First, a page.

The avian highlights of the day involved an impressive flock of 75 Raven disturbed from the edge of the score followed by a roving gaggle of 34 Pink-footed and 6 Barnacle circling the Mersey basin looking for a suitable dry area to settle during the tide. Dermot went off to count some Oystercatchers a little further away and I continued my count while Sparky watched the mini tsunami pour force across the marsh twisting, doubling back and seeping forth into all the channels before eventually the whole of the marsh was covered.
The blue skies and brisk weather all highlighted what a wonderful area on the banks of the River Mersey we share with all those birds and wildlife. When Dermot got back to us to us he said he’d had a brief view of a Seal but it didn’t reappear. As the tide resided we gathered for the walk back and to join up with Brian at the shooters hut. Just then the ship canal cruise boat Royal Iris sailed by heading to Eastham Lock from Salford Quays.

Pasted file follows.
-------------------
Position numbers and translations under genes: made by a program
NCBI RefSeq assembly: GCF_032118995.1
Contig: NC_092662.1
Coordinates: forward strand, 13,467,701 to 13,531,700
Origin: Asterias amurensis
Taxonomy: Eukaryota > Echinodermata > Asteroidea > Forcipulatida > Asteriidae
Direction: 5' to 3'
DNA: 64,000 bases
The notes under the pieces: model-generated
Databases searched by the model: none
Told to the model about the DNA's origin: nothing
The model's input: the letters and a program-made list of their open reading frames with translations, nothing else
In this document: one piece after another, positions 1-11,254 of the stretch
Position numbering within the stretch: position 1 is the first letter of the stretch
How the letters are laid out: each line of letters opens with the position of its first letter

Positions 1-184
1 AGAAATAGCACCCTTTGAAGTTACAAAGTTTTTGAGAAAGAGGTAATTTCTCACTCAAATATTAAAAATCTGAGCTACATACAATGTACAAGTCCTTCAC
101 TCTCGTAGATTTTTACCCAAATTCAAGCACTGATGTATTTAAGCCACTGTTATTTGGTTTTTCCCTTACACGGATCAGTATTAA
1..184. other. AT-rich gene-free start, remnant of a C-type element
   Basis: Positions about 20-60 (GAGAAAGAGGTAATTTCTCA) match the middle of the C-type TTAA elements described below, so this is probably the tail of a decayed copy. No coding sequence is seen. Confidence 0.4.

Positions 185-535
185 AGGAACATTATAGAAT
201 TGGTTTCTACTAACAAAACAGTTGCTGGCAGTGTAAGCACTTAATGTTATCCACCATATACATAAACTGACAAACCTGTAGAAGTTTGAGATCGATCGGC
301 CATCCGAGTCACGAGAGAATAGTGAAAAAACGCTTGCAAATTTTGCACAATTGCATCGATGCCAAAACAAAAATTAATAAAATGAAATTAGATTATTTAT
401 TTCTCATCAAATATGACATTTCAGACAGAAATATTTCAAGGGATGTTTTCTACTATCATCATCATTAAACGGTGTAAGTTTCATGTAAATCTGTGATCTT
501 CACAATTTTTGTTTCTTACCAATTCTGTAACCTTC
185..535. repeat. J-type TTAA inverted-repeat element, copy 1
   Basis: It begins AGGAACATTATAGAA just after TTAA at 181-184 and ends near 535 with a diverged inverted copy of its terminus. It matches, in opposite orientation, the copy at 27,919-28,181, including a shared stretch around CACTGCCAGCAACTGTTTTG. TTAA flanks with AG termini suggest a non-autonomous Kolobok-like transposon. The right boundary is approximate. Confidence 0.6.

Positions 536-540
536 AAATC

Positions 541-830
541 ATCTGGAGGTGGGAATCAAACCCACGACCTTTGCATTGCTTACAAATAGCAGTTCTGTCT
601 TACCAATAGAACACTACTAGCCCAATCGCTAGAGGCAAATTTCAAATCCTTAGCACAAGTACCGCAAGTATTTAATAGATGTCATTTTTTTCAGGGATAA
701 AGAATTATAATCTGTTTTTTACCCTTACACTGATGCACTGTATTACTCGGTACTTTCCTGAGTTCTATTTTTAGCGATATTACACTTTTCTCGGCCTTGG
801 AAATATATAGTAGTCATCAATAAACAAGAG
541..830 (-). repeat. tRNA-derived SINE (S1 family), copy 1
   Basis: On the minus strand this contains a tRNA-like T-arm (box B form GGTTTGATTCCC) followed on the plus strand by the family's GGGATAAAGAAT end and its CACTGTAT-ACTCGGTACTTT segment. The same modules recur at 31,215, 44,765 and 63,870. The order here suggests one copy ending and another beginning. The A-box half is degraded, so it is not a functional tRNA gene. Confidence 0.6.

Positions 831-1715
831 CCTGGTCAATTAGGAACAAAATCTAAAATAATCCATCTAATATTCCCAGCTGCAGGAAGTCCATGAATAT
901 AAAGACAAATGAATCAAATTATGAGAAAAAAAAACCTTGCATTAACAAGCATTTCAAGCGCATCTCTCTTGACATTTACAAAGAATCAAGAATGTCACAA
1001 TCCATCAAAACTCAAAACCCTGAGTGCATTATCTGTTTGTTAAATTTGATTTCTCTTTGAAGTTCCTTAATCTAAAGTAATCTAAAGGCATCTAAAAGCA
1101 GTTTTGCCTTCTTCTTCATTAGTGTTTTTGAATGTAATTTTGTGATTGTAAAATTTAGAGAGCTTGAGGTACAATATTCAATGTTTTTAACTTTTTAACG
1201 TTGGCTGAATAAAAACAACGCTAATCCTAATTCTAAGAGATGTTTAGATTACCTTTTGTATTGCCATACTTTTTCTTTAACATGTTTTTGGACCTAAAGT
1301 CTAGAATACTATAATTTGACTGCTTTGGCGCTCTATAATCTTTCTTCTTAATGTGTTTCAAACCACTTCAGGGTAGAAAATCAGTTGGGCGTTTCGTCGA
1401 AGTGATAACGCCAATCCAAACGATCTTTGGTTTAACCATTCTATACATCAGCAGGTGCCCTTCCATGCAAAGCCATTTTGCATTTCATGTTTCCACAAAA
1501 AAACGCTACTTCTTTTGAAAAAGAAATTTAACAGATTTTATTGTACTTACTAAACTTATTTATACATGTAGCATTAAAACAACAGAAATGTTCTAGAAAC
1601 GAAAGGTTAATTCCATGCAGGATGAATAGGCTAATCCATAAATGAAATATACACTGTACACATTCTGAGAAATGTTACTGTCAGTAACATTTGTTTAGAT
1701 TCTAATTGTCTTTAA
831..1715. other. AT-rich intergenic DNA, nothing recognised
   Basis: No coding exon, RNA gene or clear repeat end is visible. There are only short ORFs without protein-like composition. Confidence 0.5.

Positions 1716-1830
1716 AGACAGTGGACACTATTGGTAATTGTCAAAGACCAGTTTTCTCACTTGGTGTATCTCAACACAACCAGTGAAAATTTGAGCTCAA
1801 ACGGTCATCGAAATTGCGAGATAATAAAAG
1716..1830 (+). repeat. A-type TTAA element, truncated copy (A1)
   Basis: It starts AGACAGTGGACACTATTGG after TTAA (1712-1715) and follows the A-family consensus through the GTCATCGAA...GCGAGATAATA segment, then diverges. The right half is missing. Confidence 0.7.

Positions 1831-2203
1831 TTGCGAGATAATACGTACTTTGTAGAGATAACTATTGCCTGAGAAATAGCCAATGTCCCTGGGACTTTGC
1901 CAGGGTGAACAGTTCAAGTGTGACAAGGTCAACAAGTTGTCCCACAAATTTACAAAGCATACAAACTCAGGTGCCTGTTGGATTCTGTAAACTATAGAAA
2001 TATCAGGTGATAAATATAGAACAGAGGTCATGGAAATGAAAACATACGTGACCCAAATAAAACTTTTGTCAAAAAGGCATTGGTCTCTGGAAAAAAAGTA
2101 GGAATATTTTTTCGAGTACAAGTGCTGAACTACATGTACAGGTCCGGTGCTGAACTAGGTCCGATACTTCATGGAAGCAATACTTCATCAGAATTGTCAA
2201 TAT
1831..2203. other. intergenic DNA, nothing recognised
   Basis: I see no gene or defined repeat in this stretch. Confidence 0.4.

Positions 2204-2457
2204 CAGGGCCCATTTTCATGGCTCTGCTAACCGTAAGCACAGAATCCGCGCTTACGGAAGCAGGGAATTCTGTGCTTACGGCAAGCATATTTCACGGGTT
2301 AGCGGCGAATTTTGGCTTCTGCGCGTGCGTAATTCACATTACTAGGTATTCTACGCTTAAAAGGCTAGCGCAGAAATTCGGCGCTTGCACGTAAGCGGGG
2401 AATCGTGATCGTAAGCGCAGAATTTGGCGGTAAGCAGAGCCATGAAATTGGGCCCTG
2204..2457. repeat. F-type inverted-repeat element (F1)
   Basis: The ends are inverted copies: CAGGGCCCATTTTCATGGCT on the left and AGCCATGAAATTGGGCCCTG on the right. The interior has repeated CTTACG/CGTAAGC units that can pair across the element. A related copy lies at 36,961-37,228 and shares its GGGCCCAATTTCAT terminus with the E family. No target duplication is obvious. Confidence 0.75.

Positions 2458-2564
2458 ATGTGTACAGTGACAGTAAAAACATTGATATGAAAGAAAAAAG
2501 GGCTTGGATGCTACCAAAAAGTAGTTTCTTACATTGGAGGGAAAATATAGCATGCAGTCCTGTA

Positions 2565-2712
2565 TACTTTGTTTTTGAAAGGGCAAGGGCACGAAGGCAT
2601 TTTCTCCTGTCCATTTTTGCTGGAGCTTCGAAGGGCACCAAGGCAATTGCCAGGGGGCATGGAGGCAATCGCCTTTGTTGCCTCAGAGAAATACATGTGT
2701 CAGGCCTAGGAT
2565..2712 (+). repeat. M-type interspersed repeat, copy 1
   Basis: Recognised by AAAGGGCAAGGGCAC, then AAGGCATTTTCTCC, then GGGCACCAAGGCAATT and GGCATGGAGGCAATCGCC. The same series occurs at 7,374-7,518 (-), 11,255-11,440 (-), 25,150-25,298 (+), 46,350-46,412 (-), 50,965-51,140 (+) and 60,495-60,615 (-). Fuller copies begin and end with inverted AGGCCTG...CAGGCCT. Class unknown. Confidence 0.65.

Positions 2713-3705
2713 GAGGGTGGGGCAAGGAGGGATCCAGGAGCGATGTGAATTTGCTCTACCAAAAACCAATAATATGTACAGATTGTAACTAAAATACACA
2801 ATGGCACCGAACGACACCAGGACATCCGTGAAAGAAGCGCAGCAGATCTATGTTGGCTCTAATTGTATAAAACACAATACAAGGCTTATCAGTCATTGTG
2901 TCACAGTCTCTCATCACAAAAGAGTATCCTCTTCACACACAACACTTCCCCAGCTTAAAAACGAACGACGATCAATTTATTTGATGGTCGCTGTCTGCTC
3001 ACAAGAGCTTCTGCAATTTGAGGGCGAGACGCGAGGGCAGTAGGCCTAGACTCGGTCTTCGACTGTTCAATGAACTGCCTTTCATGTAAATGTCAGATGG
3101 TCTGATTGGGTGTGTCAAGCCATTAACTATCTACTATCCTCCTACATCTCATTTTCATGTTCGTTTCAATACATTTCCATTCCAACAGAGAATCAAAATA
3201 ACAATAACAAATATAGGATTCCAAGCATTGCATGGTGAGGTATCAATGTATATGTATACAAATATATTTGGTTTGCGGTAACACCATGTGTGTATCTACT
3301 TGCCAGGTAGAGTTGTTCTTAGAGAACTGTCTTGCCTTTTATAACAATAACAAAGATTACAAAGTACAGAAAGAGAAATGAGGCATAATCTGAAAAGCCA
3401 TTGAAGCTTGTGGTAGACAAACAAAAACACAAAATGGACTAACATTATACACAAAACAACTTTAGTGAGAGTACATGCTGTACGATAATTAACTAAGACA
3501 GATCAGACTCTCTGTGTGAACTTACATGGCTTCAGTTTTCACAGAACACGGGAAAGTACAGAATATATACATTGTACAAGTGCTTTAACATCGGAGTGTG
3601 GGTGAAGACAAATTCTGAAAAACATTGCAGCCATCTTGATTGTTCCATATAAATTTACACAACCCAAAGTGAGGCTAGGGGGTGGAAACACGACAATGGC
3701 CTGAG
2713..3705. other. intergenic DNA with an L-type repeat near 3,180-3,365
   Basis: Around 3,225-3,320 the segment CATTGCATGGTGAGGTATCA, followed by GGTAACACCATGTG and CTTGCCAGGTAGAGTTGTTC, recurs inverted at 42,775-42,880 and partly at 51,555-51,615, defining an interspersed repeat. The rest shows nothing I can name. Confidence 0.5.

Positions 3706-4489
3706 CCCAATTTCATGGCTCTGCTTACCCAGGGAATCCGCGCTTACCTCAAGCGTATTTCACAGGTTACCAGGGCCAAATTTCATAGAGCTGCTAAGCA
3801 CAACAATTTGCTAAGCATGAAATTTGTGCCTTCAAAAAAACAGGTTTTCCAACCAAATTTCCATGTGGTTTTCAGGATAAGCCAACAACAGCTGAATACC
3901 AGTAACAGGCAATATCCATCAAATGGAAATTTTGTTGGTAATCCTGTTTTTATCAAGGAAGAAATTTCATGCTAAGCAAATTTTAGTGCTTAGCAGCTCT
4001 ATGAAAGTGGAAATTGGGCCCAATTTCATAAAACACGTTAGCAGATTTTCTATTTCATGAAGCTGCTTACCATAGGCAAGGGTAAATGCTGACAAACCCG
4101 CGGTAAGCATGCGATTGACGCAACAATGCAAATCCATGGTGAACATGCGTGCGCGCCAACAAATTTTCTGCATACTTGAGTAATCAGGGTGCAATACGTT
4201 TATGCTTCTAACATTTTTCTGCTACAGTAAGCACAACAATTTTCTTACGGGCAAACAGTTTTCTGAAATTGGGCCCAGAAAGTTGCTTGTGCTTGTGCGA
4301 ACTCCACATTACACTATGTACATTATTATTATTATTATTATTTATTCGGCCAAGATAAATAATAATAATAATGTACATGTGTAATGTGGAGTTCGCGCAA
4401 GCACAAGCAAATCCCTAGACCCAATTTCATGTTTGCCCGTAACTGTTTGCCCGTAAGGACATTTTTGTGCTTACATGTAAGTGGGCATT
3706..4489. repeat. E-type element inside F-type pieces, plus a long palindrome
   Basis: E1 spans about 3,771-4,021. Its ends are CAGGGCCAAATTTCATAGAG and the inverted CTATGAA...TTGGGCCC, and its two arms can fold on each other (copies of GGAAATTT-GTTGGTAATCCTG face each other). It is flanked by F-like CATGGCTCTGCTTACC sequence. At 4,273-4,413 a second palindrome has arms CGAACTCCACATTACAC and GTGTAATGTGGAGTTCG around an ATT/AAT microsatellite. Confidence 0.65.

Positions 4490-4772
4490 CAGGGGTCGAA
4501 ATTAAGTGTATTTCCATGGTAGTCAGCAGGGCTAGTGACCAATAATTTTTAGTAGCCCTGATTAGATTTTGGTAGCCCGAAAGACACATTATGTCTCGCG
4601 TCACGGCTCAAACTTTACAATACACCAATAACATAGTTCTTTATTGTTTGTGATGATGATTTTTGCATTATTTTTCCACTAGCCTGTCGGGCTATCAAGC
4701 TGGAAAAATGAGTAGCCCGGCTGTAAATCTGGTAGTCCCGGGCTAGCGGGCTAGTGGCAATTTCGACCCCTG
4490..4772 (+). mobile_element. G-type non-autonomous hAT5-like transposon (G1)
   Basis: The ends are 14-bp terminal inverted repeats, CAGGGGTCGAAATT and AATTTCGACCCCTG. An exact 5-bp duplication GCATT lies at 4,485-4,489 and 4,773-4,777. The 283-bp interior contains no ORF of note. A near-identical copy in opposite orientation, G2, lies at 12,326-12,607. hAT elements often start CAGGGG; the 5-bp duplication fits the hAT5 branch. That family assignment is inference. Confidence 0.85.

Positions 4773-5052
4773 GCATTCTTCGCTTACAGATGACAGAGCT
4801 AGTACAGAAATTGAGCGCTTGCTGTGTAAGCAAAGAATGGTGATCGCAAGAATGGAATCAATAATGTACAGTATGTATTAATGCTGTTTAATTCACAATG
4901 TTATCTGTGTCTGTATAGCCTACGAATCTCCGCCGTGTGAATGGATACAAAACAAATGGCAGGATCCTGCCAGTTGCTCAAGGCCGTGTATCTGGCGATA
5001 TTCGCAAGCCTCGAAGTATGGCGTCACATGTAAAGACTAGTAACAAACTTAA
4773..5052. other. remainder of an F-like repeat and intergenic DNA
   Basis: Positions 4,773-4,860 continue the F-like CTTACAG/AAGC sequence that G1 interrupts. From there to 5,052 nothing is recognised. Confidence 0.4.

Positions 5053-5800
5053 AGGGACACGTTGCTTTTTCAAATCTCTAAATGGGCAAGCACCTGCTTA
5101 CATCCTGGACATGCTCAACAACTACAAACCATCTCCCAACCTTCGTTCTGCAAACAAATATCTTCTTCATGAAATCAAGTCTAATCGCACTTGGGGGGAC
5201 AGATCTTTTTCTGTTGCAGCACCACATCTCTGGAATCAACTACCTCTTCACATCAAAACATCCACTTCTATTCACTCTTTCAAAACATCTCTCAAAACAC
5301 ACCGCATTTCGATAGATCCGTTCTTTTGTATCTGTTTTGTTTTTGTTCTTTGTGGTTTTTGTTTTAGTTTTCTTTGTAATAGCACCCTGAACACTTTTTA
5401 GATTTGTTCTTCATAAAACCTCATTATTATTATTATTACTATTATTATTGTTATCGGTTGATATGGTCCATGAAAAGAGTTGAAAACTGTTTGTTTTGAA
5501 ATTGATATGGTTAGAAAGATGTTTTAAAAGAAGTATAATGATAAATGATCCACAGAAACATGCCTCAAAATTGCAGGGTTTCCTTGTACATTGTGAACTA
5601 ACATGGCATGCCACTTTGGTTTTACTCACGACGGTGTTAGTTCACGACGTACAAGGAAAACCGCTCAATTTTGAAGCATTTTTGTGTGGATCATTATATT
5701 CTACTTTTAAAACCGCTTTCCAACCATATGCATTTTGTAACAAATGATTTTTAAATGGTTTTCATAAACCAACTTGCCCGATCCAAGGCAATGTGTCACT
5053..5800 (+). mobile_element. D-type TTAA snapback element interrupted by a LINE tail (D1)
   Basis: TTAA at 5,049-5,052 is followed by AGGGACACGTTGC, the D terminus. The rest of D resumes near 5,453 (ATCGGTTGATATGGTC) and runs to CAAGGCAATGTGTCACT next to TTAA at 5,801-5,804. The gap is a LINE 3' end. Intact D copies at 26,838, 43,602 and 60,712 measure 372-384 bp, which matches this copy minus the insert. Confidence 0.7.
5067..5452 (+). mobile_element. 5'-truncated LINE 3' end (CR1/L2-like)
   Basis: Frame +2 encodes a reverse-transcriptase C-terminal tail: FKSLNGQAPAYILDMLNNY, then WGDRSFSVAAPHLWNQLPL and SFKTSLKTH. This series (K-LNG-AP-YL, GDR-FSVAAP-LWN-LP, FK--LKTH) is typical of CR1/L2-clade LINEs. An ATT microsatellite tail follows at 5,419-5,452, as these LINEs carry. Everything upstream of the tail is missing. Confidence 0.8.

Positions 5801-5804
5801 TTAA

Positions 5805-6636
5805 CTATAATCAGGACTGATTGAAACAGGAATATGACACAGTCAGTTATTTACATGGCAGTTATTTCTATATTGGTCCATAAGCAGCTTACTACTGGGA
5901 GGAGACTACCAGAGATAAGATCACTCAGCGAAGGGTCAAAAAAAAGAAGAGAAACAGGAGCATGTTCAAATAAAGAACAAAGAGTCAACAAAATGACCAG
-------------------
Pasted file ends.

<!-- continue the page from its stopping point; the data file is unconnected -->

There were more Wheatears encountered with a White Wagtail a first for the summer. A couple of Little Ringed Plover and a Common Sandpiper were also new in.
As we approached the River Gowy gutter small flocks of Redshank were waiting the tide out on the banks with a gathering of brick-red Black-tailed Godwit bunched closely. Another Fox was spotted before we met the other counters who had emerged from the west of the marshes. As we gathered at the wire fences and disused building to gain access to the ferry terminus, it was time for me to reflect on a brilliant day spent out on the banks of the south Mersey marshes and the 8 mile walk didn’t even register on the legs. A final crossing of the ship canal by the ferry man brought us back to the mainland and after a combined count up of the sightings we ended a really great day out on the edge of the river.
If you are interested in getting involved and feel you can contribute some of your time to a worthwhile project with future counts on the River Mersey check this facebook page out for more information: Mersey Estuary WeBS
Written by WSM (images 1-4 & 6-7 & 9-22 & 24).
Images 5 & 8 & 23 by Shaun Hickey.
Thanks to Dermot Smith and Brian Tollitt for their time and company on the day. A big thanks to Shaun Hickey a fellow Mersey marshophile for kick starting part 1.